But just because the state of our world appears -- shall we say -- less than ideal...it doesn’t mean that we have to feel powerless or lose our peace. Inner peace is a personal choice. It does not depend on what is (or is not) going on in the world. And -- we don’t need to base how we feel on the emotions of others (especially those telling us how we “should” feel).
I’ve seen and heard so many people over the last few months saying things like “I can’t feel peaceful anymore” or “everything is in chaos and feels out of control” or “I feel like I’ve lost heart.” To these people I say -- don’t lose heart. Don’t give up your peace. Don't let the news decide for you how you will feel today. Remember that no matter what is happening in our world at any given time, it is a temporary condition. Nothing -- no person, experience, or feeling -- can change you without your permission. You are the same strong person that you always have been.
Inner peace -- no matter how far away it may feel -- is always just around the corner. Reach for it. Choose it. Inner peace is your divine right, regardless of circumstance. And yes, you can still care about the issues and feel peaceful at the end of the day. So go ahead, give yourself permission to feel peaceful...in spite of it all.
As I find myself approaching another new year, I'm hearing and reading a lot less about "new year's resolutions" than usual. Instead, I'm sensing a deeper yearning for transformational planetary change -- the kind of change we can't accomplish with SMART goals. This year the questions "When did things go so wrong?" and "How did we become so divided?" are on the minds of so many people.
To offer a vague answer, we have always been divided and we have always had an underbelly of hatred, greed, pride, and other such vices, which are just symptoms of separation. We've chosen to live in separation -- from our Divine natures, from each other, and from God -- and we allow it to define all aspects of our lives. But, separation is a choice and in every conscious moment we have the opportunity to make a different decision.
And so we can decide to shift our focus toward living in the spirit of unity. While we can't make this decision for others, each of us can make an individual choice to do so. Personal unity is always within our reach. Each person who makes this decision raises his or her vibration, which positively impacts the planet's vibration.
I have also heard - and been guilty of saying myself - that 2016's end can't come soon enough. As if 2017 will be a fresh slate without the problems of 2016. It is easy to make 2016 out to be one of the worst years in recorded history. It is equally easy to make 2016 one of the best. If you list only the negative things that happened, this will be your experience. But then, if you list only positive things, this will be your experience. In this light, the year 2016 becomes something entirely different: a matter of perspective.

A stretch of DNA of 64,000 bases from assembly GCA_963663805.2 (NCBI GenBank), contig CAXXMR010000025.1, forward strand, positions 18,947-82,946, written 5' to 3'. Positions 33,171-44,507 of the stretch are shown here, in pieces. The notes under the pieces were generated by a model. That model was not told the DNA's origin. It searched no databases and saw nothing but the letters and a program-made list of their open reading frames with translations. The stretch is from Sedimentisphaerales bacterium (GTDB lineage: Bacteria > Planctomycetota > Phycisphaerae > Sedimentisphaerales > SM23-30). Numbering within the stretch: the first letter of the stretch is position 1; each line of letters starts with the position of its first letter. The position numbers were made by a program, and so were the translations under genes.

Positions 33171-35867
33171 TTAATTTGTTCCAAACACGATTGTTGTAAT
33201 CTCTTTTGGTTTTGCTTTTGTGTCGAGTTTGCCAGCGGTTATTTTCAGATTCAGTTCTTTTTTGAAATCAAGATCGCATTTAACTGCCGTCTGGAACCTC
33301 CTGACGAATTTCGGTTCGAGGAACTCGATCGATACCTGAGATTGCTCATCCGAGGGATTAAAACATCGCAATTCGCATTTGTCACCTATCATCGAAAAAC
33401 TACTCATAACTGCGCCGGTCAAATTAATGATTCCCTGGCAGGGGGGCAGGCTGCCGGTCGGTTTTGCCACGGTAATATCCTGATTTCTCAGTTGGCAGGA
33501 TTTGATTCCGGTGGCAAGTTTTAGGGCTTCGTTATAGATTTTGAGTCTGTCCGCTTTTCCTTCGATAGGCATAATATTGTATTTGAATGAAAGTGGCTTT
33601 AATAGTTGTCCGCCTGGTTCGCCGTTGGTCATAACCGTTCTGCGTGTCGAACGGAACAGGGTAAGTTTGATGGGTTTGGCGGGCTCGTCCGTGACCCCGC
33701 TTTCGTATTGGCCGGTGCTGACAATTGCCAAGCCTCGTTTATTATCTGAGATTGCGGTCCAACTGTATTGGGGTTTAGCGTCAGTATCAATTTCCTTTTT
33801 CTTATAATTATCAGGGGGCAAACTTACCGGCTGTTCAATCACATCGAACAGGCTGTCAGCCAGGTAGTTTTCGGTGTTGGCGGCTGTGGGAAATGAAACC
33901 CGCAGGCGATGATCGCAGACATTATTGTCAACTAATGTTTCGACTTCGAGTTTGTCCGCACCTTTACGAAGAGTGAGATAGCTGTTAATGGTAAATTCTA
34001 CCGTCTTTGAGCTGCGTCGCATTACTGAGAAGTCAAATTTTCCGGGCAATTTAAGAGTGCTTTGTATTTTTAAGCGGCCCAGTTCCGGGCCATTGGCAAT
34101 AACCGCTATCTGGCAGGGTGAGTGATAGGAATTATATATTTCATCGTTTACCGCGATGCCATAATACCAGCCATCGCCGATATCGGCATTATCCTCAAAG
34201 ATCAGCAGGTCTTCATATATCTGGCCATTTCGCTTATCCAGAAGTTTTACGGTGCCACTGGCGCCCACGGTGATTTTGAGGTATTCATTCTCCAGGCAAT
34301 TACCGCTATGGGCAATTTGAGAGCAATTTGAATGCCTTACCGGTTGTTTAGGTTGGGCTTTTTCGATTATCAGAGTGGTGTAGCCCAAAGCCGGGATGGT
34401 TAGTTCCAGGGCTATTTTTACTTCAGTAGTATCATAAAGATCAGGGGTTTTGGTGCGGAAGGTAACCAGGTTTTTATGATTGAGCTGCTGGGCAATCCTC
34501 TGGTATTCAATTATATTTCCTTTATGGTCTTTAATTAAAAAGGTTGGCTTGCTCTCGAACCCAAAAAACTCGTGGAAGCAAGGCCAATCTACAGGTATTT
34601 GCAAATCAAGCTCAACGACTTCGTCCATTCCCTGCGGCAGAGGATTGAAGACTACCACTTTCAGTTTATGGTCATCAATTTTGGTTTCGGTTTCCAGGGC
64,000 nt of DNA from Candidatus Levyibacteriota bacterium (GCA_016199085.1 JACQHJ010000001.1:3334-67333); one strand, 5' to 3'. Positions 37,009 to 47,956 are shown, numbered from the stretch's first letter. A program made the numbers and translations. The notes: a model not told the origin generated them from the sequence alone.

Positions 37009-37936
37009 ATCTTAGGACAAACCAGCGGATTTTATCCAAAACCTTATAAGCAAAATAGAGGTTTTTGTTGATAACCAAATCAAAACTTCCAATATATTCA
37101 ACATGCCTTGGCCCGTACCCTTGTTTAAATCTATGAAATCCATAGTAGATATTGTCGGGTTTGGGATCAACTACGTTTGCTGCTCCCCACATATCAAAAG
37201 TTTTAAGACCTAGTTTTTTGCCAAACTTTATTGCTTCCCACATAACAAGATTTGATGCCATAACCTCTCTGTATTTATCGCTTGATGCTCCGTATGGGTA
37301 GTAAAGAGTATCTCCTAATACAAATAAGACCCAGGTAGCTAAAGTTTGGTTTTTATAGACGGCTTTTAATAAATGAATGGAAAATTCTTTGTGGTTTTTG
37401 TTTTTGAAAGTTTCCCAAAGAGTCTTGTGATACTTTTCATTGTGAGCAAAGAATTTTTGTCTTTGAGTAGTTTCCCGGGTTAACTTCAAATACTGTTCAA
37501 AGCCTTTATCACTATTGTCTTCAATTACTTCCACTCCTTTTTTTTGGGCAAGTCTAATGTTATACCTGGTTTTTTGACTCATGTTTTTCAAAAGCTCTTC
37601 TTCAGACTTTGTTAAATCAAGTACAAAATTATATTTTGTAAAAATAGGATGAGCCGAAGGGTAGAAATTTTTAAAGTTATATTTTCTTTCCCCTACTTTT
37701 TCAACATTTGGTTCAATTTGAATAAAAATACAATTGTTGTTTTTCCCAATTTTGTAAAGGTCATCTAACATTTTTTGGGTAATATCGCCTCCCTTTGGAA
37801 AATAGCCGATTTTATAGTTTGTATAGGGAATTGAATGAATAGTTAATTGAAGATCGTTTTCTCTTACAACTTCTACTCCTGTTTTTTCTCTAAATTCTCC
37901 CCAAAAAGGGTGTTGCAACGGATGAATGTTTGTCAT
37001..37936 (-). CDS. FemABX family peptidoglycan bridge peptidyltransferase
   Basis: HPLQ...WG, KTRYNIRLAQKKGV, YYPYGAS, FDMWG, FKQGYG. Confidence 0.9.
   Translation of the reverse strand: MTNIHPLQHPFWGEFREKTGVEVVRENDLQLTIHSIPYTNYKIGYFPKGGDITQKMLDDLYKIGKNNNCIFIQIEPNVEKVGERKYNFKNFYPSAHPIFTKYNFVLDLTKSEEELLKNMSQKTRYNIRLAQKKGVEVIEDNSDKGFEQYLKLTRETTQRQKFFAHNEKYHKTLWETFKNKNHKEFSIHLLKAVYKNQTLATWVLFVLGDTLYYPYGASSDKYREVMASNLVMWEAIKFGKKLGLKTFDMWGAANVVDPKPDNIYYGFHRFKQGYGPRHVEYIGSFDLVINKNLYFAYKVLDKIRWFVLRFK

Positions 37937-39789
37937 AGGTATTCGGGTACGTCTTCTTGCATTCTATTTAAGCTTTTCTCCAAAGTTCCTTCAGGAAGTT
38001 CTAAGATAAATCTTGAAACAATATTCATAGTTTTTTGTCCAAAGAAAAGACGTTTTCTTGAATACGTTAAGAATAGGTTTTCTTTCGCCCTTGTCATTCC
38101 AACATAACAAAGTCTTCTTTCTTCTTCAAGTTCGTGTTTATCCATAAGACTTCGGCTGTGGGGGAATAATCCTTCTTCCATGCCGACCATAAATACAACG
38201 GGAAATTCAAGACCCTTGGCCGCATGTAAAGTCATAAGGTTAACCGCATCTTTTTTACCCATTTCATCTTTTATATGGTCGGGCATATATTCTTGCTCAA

I don't mean to wash away the unsavory aspects of our world and the real problems that we face. Our spiritual work is cut out for us as a new political leader transitions into power in the US. Many wonder how we can maintain progress with social justice and continue to encourage more compassionate living. As Charles Fillmore, founder of the Unity Church, said, "Look for the good in every person -- and you will find it."
As we move forward into 2017, let us be guided by Fillmore's words. Finding the good in everyone may seem a difficult (if not impossible) task until we consider this: we may choose to fill our hearts with hate or with compassion. A hateful heart will eat one alive, doing far more damage to the one choosing to feel hate and anger than to any others. However, a heart of compassion will lift one's vibration and will positively affect those around them. Compassion is the better choice.
I’ve read lots of articles and “pinned” lots of Pinterest pins about “reducing” holiday stress. Some of the common suggestions include: have a potluck, draw names for gift giving, have a homemade gift holiday, shop early, and/or eat lots of comfort food.
It’s clear that a lot of people are searching for something to make the holidays less stressful - or in some cases - bearable. In the past, I’ve heard friends and coworkers lament, “Why do we make such a big deal over this time of year?”
It’s a good question. The common answer, and the one I was taught in Sunday School as a child, is “It’s Jesus’ birthday.” I agree that’s one reason. I think another reason is that, despite the stress and the crazy families and the holiday sales, we all want deeper connection with the people we care about. I think that this burning desire for connection drives our need to continue the celebrations year after year.
I don’t think the answer lies in Pinterest pins or in comfort food. The answer is simple: we must find inner peace no matter what our circumstances. Practicing mindfulness is a great way to develop inner peace and hectic holidays are a great time to practice. Mindfulness means staying present in the moment: not depressed about the past, not anxious about the future.
You can work on being mindful with silent reflection or meditation. In the midst of crazy times, you can clear your mind by "taking a moment.” Take a deep breath and say silently, “This moment is all that I have.” Truly feel it. Feel how “completely gone” yesterday really is: like a candle flame snuffed out. Feel how intangible tomorrow actually is: like a beautiful painting not yet painted. This moment is all we ever have.
Affirmation: The present moment is all I have.